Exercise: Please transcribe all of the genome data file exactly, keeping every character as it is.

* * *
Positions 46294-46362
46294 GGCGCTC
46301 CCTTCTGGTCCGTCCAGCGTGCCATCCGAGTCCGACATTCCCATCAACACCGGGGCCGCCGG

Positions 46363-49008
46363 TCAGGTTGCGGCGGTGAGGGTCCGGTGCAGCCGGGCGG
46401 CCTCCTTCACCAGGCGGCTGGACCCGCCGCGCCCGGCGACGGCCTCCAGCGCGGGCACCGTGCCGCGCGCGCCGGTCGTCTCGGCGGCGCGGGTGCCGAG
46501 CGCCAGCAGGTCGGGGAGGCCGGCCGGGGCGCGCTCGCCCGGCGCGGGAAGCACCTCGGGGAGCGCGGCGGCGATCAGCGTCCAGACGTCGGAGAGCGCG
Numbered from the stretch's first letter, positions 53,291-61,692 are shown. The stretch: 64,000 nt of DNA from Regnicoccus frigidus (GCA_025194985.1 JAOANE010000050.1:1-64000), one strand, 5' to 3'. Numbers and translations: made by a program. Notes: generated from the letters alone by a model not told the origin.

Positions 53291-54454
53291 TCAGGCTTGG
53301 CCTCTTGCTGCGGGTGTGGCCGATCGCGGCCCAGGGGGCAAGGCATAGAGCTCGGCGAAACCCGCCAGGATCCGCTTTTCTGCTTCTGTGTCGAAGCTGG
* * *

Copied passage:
Positions 46294-46362
46294 GGCGCTC
46301 CCTTCTGGTCCGTCCAGCGTGCCATCCGAGTCCGACATTCCCATCAACACCGGGGCCGCCGG

Positions 46363-49008
46363 TCAGGTTGCGGCGGTGAGGGTCCGGTGCAGCCGGGCGG
46401 CCTCCTTCACCAGGCGGCTGGACCCGCCGCGCCCGGCGACGGCCTCCAGCGCGGGCACCGTGCCGCGCGCGCCGGTCGTCTCGGCGGCGCGGGTGCCGAG
46501 CGCCAGCAGGTCGGGGAGGCCGGCCGGGGCGCGCTCGCCCGGCGCGGGAAGCACCTCGGGGAGCGCGGCGGCGATCAGCGTCCAGACGTCGGAGAGCGCG
Numbered from the stretch's first letter, positions 53,291-61,692 are shown. The stretch: 64,000 nt of DNA from Regnicoccus frigidus (GCA_025194985.1 JAOANE010000050.1:1-64000), one strand, 5' to 3'. Numbers and translations: made by a program. Notes: generated from the letters alone by a model not told the origin.

Positions 53291-54454
53291 TCAGGCTTGG
53301 CCTCTTGCTGCGGGTGTGGCCGATCGCGGCCCAGGGGGCAAGGCATAGAGCTCGGCGAAACCCGCCAGGATCCGCTTTTCTGCTTCTGTGTCGAAGCTGG